Wednesday, May 21, 2008

A day in an Iraqi psychiatrist life (part one)

It was in 2006 when I was working in Baghdad general hospital as a resident doctor in psychiatry in the psychiatry ward. Patients were very few in number. Cause Baghdad was not a safe place to live in. People were leaving it. It was late in afternoon when that lady came into our ward accompanied by her sister. Both were frightened. The lady’s eyes were widely opened while she was walking aggitated searching for someone to speak to. Her facial expression was that of a weeping woman, yet no tears seem to come from her eyes. It seemed that tears refuse to come. When she saw me she just started breathing deeply and making sounds of crying with no tears and her sister started talking telling me that her sister didn’t sleep for the past three days. I looked at the lady’s eyes. They were tired. Surrounded by black/bluish/reddish halos. Her sister added that the lady is from Dyala, and that she came to Baghdad with her 3 sons before 3 days to live with her sister cause Dyala is no more safe to live in. I told them that if they agree we can sit and talk. The sister looked at the lady and told her that she want to go home to be next to her family and the lady’s 3 sons. The lady turned to me and asked me with her widely opened eyes if I can admit her to the ward. She added that she doesn’t want her sons to see her in this unstable state anymore. In less than a second, without thinking, I agreed that the lady was in need of an admission. It seemed that that didn’t need thinking. It needed emotions. It needed empathy. I show them their room. And left them for few minutes. The sister came out and asked me to take care of her sister. She told me: she is your sister doctor, take care of her, she had suffered a lot. I answered: off course she is my sister, no need to worry about her, just keep in touch with her by phone ok?
The sister answered: sure doctor, I left her my mobile phone so that she can contact us. Then added: do you need my husband mobile phone number so that you call him if something happen?
I said: no, she got your number, that is enough.
She thanked me and went. I approached the room where the lady was. She was sitting there so frightened. I greeted her with a smile and told her that she needs to calm her self and control her breathing. “you don’t need to be frightened here, you are in the hospital”. I asked her if she had eaten her lunch. She said she did. I told her that I will interview her in 30 minutes.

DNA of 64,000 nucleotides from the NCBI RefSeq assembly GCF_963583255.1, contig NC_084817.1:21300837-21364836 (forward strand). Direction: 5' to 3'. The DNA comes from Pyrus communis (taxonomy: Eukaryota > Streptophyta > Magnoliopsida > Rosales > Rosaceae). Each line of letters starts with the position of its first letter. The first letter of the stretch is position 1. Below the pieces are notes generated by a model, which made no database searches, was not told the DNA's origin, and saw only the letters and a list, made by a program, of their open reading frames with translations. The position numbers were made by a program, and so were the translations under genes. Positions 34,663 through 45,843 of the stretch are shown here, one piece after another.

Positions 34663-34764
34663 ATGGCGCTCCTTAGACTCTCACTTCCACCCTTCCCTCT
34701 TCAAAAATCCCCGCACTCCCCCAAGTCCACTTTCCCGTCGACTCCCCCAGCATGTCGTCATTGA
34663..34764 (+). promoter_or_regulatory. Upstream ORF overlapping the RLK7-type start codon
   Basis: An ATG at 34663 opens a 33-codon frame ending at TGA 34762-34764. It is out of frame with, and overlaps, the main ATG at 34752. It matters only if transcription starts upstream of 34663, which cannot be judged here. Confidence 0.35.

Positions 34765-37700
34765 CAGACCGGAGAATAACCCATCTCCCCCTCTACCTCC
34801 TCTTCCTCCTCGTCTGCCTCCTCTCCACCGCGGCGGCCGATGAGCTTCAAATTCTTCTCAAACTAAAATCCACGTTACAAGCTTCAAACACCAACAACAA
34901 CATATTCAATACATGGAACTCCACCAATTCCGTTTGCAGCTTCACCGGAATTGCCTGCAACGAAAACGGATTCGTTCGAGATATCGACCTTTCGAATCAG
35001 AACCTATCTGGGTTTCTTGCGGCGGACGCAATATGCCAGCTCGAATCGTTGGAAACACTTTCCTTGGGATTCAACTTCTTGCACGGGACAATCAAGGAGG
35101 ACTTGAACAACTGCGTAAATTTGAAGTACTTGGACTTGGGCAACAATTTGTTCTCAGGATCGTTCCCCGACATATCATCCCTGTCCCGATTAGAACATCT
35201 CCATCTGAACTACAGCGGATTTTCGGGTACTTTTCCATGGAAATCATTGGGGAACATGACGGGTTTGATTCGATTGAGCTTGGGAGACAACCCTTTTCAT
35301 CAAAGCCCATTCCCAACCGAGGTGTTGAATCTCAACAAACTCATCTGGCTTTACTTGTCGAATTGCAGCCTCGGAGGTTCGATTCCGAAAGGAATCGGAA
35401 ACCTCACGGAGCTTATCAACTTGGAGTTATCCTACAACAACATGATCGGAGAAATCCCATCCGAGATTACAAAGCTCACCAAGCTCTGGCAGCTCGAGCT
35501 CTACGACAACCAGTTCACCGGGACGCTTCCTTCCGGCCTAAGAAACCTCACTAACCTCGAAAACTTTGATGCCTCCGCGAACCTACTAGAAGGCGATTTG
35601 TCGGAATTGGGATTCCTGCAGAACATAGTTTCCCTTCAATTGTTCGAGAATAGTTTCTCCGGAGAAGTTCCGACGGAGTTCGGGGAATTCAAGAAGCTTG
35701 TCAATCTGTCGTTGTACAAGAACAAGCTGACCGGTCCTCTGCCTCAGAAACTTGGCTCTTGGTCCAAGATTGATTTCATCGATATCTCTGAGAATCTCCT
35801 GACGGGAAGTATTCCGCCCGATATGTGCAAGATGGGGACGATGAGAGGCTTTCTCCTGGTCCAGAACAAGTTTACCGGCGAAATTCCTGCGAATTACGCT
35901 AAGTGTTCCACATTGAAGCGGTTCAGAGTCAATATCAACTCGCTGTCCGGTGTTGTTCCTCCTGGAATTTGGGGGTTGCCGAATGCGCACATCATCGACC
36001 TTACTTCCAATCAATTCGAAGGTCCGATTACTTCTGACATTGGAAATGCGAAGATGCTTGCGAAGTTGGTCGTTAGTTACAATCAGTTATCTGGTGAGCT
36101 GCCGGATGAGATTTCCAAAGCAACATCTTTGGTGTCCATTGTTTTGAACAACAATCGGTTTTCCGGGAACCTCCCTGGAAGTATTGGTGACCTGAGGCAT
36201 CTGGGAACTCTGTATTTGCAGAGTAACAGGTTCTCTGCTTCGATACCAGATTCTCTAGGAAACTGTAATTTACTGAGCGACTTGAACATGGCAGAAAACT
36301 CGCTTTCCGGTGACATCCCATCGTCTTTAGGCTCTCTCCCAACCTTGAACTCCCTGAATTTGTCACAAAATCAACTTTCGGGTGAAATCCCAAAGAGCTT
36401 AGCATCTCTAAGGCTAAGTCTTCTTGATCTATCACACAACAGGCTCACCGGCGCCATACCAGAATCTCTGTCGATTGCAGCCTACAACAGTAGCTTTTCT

After 30 minutes I went to interview her in her room. She was still shivering. I asked her about the problem. she started to talk fast & aggitated about what happened in the area she lives in. She wittenessed many violent acts. She was talking while she was having shorness of breath. I let her talk. I still remember what she told me. I even developed some posttraumatic stress symptoms when I heard her story. Actualy stories. But what I want to say here is that when she ended talking and she was shivering so severely I asked her:
- You seem so affraid now.
- .....
- you are in the hospital now, here with us, does that make you feel more secure?

As I ended my last word, a loud explusion burst just next to the hospital, all the windows and doors made echos, and then, nearby bullet firing aggressive sounds started entering our frightened ears....
We both stood up and run to the corridor. She sat on the floor with her downcasting gaze and terrible shortness of breath. I felt speechless. I told my self that she is safe in the corridor more than in her rrom which contain many windows. I was so speechless. I took a deep breath.


Jeffrey said...


You must have felt really helpless at that moment.

From here in the US, the violence in Iraq seems to have decreased in the last six months or so. Is this true? Or not?
Today at Iraqi Bloggers Central I introduced our readers to a couple of your blog entries:

Breaking News: Love Goes Unrequited in Iraq.

Hey, maybe you could offer Sam from Interps Life some advice.


saminkie said...

Dear Jeffrey, yes it did decrease in the last six months or so. Thank you for your care and support. Sami.